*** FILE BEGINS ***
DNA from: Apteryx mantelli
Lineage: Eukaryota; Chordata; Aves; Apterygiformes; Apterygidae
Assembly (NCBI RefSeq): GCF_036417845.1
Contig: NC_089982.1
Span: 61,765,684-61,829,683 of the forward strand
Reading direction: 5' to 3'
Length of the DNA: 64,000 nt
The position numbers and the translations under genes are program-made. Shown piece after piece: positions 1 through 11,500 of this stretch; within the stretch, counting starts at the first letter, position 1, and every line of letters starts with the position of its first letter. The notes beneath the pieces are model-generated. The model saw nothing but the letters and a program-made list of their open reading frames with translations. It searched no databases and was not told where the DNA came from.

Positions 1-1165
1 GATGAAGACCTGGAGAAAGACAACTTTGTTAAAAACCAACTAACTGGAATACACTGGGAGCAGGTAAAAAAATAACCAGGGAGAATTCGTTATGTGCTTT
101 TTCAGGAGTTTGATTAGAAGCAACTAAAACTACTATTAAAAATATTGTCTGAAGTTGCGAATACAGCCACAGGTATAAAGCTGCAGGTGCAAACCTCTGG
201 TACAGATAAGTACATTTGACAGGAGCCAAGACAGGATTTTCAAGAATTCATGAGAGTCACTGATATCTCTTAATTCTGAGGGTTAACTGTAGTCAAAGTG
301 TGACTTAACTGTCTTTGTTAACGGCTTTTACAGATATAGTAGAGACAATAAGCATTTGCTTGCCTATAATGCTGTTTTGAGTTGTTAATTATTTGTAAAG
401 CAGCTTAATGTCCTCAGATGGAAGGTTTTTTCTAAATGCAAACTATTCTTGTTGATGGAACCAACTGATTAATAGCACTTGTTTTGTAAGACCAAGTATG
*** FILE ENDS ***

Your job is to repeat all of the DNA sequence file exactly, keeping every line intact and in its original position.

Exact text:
DNA from: Apteryx mantelli
Lineage: Eukaryota; Chordata; Aves; Apterygiformes; Apterygidae
Assembly (NCBI RefSeq): GCF_036417845.1
Contig: NC_089982.1
Span: 61,765,684-61,829,683 of the forward strand
Reading direction: 5' to 3'
Length of the DNA: 64,000 nt
The position numbers and the translations under genes are program-made. Shown piece after piece: positions 1 through 11,500 of this stretch; within the stretch, counting starts at the first letter, position 1, and every line of letters starts with the position of its first letter. The notes beneath the pieces are model-generated. The model saw nothing but the letters and a program-made list of their open reading frames with translations. It searched no databases and was not told where the DNA came from.

Positions 1-1165
1 GATGAAGACCTGGAGAAAGACAACTTTGTTAAAAACCAACTAACTGGAATACACTGGGAGCAGGTAAAAAAATAACCAGGGAGAATTCGTTATGTGCTTT
101 TTCAGGAGTTTGATTAGAAGCAACTAAAACTACTATTAAAAATATTGTCTGAAGTTGCGAATACAGCCACAGGTATAAAGCTGCAGGTGCAAACCTCTGG
201 TACAGATAAGTACATTTGACAGGAGCCAAGACAGGATTTTCAAGAATTCATGAGAGTCACTGATATCTCTTAATTCTGAGGGTTAACTGTAGTCAAAGTG
301 TGACTTAACTGTCTTTGTTAACGGCTTTTACAGATATAGTAGAGACAATAAGCATTTGCTTGCCTATAATGCTGTTTTGAGTTGTTAATTATTTGTAAAG
401 CAGCTTAATGTCCTCAGATGGAAGGTTTTTTCTAAATGCAAACTATTCTTGTTGATGGAACCAACTGATTAATAGCACTTGTTTTGTAAGACCAAGTATG